|Lipofectamine 3000 reagent||DNA||Easy- and difficult-to-transfect immortalized cell lines||++||++++||++++|
|Lipofectamine 2000 reagent||DNA||Easy-to-transfect cells, primary neurons||+||++++||++++|
|Neon Transfection System||DNA, mRNA, siRNA||All neuronal cell models||++++||+++||+++|
|Lipofectamine 3000 reagent for lentiviral production||DNA||
Difficult-to-transfect cells (viral delivery)
|Invivofectamine 3.0||siRNA, mRNA||In vivo direct brain injection||++||++||++|
|Lipofectamine RNAiMAX reagent||siRNA||
All neuronal cell models (gene knockdown)
If viral delivery is the preferred method for transfecting neurons, Invitrogen™ Lipofectamine™ 3000 Transfection Reagent can be used as a highly efficient tool for lentiviral production. This versatile reagent enables high viral titers even with genes that are large or difficult to package. Production of high-quality, high-titer lentivirus can be achieved while minimizing time and reagent usage. Higher viral titers are obtained with Lipofectamine 3000 reagent than with other commonly used transfection reagents, even with larger gene sizes (Figure 5). However, viruses present challenges in production and handling, making mRNA transfection an attractive alternative to lentiviral delivery.
Figure 5. Lipofectamine 3000 reagent performs significantly better than leading competitor reagents. (A) Titers obtained using Lipofectamine 3000 reagent compared to commonly used transfection reagents in 293FT cells using a 3 kb insert gene. (B) Summary of increases in titer levels using two different cell lines and insert sizes.
Emerging transfection segments
In vivo delivery
There is considerable interest in using in vivo delivery of siRNA and mRNA to better understand diseases and for research as therapeutic molecules [5,6]. Current technologies such as viral or hydrodynamic delivery are powerful but can be time-consuming and expensive. Invitrogen™ Invivofectamine™ 3.0 Reagent is an animal origin–free transfection reagent designed for in vivo delivery of siRNA and miRNA to hepatocytes following tail-vein injection. Complexes of Invivofectamine 3.0 Reagent and siRNA are prepared and delivered using a simple procedure with no measured toxicity or stress response in the animal. Recently, we have also demonstrated that Invivofectamine 3.0 Reagent can successfully deliver mRNA to the liver, spleen, muscle, and xenograft tumors, making this reagent a promising tool for gene delivery to other areas of the body, including direct injection to the brain (Figure 6) .
Figure 6. Invivofectamine 3.0 Reagent for gene targeting and knockdown in brain. Invivofectamine 3.0 complexes, prepared according to the reagent protocol, can be safely injected directly into the brain for gene targeting and gene knockdown experiments according to institutional guidelines for the care and use of animals in research.
mRNA transfection is widely used for genome editing using the CRISPR-Cas9 system (Figure 7). The effectiveness of the CRISPR-Cas9 system is contingent upon maximum expression of the Cas9 nuclease and guide RNA (gRNA) that targets the genomic locus of interest. Precise cleavage of DNA at a specific locus allows for the knockout of a specific gene or the insertion of a new sequence using endogenous cellular repair mechanisms.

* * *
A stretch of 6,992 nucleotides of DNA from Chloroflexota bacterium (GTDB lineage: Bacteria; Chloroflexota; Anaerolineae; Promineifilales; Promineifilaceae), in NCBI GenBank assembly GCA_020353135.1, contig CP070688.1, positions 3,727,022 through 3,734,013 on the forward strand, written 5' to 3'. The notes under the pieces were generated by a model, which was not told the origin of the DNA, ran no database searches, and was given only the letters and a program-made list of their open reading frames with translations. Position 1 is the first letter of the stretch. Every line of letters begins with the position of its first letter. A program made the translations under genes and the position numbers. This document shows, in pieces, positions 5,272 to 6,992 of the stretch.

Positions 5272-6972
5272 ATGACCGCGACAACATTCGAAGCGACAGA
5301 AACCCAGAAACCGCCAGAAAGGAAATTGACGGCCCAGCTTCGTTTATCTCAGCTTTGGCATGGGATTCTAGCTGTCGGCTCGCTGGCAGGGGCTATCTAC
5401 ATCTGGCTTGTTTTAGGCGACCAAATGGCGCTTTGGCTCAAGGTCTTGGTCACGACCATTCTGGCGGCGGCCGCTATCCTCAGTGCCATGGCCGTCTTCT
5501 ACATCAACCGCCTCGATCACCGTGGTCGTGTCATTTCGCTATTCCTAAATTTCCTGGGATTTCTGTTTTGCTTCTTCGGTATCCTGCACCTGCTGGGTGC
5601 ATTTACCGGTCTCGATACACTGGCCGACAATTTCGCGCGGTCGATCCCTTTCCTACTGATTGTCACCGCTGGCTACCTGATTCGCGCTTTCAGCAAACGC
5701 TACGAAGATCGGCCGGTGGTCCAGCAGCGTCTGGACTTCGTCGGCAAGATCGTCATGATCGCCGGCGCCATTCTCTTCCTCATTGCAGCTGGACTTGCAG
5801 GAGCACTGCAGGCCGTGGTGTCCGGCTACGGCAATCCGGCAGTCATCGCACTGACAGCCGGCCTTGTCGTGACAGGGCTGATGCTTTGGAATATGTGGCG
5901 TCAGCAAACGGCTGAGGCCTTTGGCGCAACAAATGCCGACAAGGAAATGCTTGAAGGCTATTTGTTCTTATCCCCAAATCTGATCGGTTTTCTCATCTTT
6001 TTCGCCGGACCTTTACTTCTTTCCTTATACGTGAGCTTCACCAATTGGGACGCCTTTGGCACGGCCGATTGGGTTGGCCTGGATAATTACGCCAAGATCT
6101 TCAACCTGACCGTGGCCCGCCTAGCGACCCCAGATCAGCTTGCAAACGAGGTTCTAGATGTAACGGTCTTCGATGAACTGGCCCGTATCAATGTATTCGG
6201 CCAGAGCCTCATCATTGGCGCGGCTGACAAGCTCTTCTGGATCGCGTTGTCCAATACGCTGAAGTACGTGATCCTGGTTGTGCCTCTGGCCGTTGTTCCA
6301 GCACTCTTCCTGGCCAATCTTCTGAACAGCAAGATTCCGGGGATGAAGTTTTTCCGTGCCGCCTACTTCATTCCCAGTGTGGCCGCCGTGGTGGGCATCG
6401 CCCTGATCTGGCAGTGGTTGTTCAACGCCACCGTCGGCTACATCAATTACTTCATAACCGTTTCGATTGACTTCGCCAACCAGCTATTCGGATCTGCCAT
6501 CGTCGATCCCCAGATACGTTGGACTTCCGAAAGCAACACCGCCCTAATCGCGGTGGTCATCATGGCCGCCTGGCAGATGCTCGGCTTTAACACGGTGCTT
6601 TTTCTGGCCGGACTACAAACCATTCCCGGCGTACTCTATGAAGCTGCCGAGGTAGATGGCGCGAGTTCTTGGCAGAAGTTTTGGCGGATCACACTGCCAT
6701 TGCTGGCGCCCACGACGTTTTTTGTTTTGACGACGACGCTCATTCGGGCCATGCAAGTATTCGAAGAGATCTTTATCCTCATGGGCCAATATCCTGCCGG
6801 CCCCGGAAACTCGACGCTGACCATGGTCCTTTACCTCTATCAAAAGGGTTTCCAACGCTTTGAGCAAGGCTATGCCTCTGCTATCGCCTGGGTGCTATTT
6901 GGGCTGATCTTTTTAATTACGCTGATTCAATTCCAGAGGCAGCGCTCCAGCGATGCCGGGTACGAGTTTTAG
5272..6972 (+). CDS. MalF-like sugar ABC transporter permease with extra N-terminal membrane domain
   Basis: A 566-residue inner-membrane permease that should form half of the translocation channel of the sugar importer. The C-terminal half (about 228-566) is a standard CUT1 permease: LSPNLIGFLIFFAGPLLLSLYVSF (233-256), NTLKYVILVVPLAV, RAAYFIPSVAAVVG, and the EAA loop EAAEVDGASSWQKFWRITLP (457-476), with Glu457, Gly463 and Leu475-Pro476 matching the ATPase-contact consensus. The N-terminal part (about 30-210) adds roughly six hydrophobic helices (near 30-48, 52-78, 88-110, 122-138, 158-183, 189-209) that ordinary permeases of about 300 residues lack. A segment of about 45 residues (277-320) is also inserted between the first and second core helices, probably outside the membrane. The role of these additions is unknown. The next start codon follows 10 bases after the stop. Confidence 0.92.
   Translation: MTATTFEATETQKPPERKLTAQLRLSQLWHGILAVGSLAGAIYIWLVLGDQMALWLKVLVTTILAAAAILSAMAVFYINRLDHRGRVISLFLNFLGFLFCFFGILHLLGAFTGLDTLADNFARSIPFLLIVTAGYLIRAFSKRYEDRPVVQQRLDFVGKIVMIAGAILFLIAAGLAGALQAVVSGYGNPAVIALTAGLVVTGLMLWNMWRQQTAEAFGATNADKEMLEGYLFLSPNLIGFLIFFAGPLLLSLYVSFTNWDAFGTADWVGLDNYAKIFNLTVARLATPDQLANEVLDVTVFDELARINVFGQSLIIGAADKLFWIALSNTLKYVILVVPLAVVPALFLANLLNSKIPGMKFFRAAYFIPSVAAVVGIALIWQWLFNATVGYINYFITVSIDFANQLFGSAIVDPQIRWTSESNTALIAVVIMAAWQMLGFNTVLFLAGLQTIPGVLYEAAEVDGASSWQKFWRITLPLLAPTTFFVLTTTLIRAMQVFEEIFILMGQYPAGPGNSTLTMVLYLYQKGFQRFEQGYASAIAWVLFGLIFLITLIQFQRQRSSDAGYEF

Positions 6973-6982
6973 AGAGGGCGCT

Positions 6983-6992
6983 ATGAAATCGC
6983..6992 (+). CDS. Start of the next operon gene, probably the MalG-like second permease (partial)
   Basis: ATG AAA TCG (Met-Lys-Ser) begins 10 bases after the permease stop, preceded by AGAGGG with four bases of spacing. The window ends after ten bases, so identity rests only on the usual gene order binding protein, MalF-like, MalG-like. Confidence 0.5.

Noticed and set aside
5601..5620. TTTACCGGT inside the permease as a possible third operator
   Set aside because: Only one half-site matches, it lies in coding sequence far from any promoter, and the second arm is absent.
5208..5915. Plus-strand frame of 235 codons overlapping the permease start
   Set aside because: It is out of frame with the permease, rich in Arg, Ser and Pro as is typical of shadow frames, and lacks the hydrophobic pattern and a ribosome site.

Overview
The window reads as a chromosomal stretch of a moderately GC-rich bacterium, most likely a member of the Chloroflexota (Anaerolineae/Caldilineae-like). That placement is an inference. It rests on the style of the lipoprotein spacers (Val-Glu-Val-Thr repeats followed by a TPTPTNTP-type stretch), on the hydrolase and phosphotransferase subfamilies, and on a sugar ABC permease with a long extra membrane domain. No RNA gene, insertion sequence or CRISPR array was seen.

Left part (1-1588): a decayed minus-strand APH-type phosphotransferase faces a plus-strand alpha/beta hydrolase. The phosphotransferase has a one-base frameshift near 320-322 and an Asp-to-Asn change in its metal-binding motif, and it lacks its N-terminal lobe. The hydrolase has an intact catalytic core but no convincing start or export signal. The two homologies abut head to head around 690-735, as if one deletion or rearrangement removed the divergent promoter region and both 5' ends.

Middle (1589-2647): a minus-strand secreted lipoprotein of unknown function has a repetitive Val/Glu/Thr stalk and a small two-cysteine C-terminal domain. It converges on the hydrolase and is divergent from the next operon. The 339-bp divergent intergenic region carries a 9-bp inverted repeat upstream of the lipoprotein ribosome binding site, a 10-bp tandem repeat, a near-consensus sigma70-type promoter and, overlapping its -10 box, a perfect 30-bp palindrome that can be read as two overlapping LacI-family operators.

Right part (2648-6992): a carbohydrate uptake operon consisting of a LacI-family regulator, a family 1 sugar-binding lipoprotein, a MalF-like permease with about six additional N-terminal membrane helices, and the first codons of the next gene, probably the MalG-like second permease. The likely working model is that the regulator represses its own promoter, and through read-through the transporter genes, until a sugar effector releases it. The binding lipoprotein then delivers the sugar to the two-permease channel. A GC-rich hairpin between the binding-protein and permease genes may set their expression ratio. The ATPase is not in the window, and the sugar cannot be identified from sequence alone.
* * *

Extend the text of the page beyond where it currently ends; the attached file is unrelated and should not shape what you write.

Figure 7. Lipofectamine MessengerMAX reagent enables efficient genome editing using the CRISPR-Cas9 system. (A) Mouse Neuro 2A cells were transfected with Invitrogen™ GeneArt™ CRISPR Nuclease mRNA encoding Cas9 and in vitro–transcribed (IVT) gRNA targeting the ROSA26 or NANOG locus in a 24-well plate format. Results are compared to an all-in-one plasmid expressing both Cas9 and gRNA that was transfected into cells using Lipofectamine 3000 reagent. (B) Induced pluripotent stem cells were transfected with GeneArt CRISPR Nuclease mRNA and IVT gRNA. Cells were harvested 72 hours posttransfection and genome editing efficiency was assessed using the Invitrogen™ GeneArt™ Genomic Cleavage Detection Kit. The cleavage products are indicated with arrowheads.
As we have shown, mRNA transfection with Lipofectamine MessengerMAX reagent provides numerous benefits when working with difficult-to-transfect cell models, including ease of use and superior efficiency. This reagent is also gentle on cells and enables high cleavage efficiency when used with genome editing tools such as the CRISPR-Cas9 system. Therefore, while there are many options for transfecting neurons, we recommend Lipofectamine MessengerMAX reagent as the primary gene delivery solution.
- Karra D and Dahm R (2010) Transfection techniques for neuronal cells. J Neurosci 30:6171–6177.
- Technical Note: Working with RNA: the basics. Avoiding, detecting, and inhibiting RNase.
- Zou S, Scarfo K, Nantz MH et al. (2010) Lipid-mediated delivery of RNA is more efficient than delivery of DNA in non-dividing cells. Int J Pharm 389:232–243.
- Kariko K, Muramatsu H, Welsh FA et al. (2008) Incorporation of pseudouridine into mRNA yields superior nonimmunogenic vector with increased translational capacity and biological stability. Mol Ther 16:1833–40.
- Sahin U, Kariko K, Tureci O (2014) mRNA-based therapeutics—developing a new class of drugs. Nat Rev Drug Disc 13:759–780.
- Yin H, Kanasty RL, Eltoukhy AA et al. (2014) Non-viral vectors for gene-based therapy. Nat Rev Genet 15:541–555.
- Mouri A, Sasaki A, Watanabe K et al. (2012) MAGE-D1 regulates expression of depression-like behavior through serotonin transporter ubiquitylation. J Neurosci 32:4562–4580.
For Research Use Only. Not for use in diagnostic procedures.